black laptop

Channel Your Inner IT Talent To Build A Laptop For Business Or Pleasure

If you would like to build a laptop for business or pleasure, then there are a lot of excellent options out there to make it happen.

Since IBM launched the first commercial laptop in 1988, consumers have called for more powerful, sleeker, but less power-consuming designs.

In fact, every year laptops seem to get so much thinner that pretty soon they’ll include paper cut warnings (just kidding).

However, there’s been a persistent question asked year after year by curious PC builders.

Many builders would like to know if it’s possible to build a laptop the same way they self-build PCs.

As it turns out:

The answer is “sort of.”

How To Build A Laptop: DIY Versus Custom Built

When it comes to options as to how you can build a laptop, there are two choices.

You can buy a barebones laptop kit and install some components yourself, or you can order a custom-made laptop.

Both approaches can have their own unique appeal, depending on what you’re looking to gain.

​​The challenges associated with building a laptop from scratch

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When you build a laptop from scratch, it’s important to keep in mind that the definition of “building from scratch” is different with laptops as compared to PCs.

For example:

When you build a PC from scratch, you are literally buying everything that goes into it separately and assembling the machine piece by piece.

Components such as the mouse, keyboard, monitor, motherboard, case, and power supply are all separate parts that you must buy.

However, with a laptop, that’s not going to be the case. There are specific components that you just can’t buy separately.

Lack of standardized components

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Perhaps the biggest hurdle when you build a laptop from scratch is the fact that unlike desktop PCs, there’s no standardization of parts for laptop components.

You see:

Laptop components such as the motherboard are typically designed only to fit and work with a brand’s specific model.

In other words:

Almost every commercially sold laptop is like an iPhone. There are parts in each machine that will not work in others.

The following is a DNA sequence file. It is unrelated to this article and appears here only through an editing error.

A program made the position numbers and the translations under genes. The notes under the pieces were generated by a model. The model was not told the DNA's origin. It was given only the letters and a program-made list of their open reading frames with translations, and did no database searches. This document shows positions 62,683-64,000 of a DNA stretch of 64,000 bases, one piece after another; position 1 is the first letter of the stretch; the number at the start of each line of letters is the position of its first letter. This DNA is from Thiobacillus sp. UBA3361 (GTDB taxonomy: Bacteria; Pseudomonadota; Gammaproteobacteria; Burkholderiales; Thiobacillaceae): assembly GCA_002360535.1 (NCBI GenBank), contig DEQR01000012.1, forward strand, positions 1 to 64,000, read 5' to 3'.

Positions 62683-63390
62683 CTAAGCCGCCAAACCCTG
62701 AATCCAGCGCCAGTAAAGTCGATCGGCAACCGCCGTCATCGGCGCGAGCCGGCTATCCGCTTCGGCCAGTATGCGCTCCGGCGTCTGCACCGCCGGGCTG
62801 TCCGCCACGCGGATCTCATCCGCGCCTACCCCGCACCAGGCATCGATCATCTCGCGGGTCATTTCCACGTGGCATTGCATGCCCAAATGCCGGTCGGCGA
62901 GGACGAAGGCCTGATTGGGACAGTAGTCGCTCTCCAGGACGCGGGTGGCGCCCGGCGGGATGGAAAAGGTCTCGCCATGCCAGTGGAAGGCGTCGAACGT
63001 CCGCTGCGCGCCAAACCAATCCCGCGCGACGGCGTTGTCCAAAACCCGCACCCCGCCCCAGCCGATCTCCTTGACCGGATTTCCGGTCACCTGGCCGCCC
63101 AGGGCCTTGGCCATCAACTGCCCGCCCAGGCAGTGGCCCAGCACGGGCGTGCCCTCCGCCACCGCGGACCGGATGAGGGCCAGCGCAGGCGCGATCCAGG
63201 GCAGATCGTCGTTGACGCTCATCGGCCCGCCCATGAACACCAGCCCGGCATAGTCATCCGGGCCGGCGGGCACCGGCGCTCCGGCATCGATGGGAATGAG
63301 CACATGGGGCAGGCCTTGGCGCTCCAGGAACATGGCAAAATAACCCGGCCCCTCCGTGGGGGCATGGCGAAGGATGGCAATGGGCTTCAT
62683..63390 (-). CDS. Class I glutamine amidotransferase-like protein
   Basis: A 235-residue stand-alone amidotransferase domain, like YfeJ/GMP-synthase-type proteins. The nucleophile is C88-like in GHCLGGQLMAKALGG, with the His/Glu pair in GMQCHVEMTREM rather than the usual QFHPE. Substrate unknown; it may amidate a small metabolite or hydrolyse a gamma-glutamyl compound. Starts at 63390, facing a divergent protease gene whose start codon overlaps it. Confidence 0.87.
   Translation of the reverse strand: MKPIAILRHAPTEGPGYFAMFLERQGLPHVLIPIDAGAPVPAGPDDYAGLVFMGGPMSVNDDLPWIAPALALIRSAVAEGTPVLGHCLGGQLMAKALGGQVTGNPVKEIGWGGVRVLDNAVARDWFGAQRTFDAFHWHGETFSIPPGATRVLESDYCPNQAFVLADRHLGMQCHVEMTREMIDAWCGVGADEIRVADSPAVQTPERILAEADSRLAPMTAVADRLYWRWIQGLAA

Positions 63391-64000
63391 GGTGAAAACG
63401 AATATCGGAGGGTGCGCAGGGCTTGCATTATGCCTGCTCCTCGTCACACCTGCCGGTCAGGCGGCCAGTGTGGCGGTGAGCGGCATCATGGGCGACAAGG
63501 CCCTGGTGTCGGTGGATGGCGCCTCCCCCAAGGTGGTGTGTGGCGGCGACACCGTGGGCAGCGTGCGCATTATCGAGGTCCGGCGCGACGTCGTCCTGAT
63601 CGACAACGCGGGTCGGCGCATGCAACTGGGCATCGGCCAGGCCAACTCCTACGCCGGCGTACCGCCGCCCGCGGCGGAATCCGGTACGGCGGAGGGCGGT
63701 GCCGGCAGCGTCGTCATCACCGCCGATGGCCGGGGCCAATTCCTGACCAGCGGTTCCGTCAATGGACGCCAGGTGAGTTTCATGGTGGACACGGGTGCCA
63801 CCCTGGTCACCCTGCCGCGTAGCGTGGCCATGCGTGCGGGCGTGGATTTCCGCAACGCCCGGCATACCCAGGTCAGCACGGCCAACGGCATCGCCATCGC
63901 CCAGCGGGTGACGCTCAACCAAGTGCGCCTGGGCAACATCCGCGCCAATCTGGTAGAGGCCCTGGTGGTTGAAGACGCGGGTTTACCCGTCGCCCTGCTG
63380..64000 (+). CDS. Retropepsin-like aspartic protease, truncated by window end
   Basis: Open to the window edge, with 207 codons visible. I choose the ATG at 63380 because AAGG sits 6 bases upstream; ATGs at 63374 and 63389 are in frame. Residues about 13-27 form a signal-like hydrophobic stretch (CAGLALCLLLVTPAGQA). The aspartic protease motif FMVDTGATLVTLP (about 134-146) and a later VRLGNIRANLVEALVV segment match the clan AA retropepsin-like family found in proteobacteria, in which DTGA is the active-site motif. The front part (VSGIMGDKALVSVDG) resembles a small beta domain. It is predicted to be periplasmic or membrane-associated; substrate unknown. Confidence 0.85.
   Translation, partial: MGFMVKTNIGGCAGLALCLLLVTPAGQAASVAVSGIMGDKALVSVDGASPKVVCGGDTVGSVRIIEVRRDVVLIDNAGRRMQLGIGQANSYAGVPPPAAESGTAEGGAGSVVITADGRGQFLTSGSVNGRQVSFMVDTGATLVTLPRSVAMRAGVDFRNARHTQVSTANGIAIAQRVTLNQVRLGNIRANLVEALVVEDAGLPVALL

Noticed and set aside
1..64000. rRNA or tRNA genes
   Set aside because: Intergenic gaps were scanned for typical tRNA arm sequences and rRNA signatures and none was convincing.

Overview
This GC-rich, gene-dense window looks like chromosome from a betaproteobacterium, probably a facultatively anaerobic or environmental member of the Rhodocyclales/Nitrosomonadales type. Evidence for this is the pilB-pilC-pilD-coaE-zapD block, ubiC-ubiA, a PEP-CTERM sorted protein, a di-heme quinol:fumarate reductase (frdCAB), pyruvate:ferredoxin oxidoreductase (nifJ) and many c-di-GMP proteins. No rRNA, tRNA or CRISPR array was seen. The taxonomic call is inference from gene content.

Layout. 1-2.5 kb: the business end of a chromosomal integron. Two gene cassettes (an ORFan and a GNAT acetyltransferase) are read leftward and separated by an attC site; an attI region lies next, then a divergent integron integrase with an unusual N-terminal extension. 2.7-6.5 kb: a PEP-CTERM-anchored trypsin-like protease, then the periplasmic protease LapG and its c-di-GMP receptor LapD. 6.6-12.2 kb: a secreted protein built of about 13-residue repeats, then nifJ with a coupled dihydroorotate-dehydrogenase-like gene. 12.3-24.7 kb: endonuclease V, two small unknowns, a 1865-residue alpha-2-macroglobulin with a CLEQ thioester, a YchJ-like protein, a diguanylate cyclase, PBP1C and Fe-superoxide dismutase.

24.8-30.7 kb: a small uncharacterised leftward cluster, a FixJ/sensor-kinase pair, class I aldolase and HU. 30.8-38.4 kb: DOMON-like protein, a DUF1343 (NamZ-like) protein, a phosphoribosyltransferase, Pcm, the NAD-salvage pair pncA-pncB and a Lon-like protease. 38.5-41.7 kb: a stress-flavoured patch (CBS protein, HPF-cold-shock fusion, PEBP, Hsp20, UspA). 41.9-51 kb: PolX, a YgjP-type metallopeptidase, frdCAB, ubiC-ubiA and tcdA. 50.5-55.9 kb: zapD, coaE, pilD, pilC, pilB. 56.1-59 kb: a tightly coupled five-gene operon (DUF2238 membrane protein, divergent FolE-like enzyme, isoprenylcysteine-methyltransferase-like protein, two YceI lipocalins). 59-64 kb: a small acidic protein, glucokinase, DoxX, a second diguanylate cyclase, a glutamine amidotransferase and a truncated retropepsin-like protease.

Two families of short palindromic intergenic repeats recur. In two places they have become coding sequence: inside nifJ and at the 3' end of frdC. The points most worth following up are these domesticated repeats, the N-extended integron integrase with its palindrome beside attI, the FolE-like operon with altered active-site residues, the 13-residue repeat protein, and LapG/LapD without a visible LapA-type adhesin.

With desktops, you can take the motherboard out of one case, and fit it in another case so long as it’s the right size.

In the beginning, when laptops weighed as much as a kindergartner, they also had more of a uniform design that may have made it possible for greater customization.

However, with today’s laptops, the motherboards are physically designed to only fit and work in a specially designed laptop case, which you can not buy separately.

There are many reasons for this, such as:

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Laptops all have very uniquely tailored cooling designs that require components that are cut for that specific model’s case and motherboard.

If you open up a laptop, you’ll likely find a thin cooling plate of some sort that touches most of the major components.

Think about it:

On a desktop, you have a heatsink, which usually includes a fan, that covers the CPU. You can also go the water cooling route and add components such as a pump to your system.

Many cases also let you add a certain number of extra fans to increase airflow throughout the case.

On the other hand:

With laptops, you are limited to the design of the motherboard and the location of vital components on it that require cooling.

You’ll also have a limited number of fans that you can install, many of which are also customized to accommodate the laptop case and motherboard.

While airflow is important in a PC, it’s critical in laptops, which until very recently could not be liquid cooled.

Once again, each laptop will likely feature cooling systems that are slightly to significantly different from each other.

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Since laptops are getting thinner and thinner, when you build one from scratch, you’ll likely have to live with a much bulkier and heavier design.

Today’s laptop manufacturers use specialized components that you can’t buy.

To make a point:

If you took a shell from an Apple MacBook Air and tried to fit a different motherboard in it, you’ll fail.

In many cases, even components from last years MacBook might not fit or work in this year’s laptop shell.

Since space is limited, the design variations, which can be small, make a huge difference.

Determining and sourcing laptop parts

Upgrading components

Upgrading GPUs and CPUs
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PC gamers know that newer games usually require more powerful hardware to run them on settings that bring out their full potential.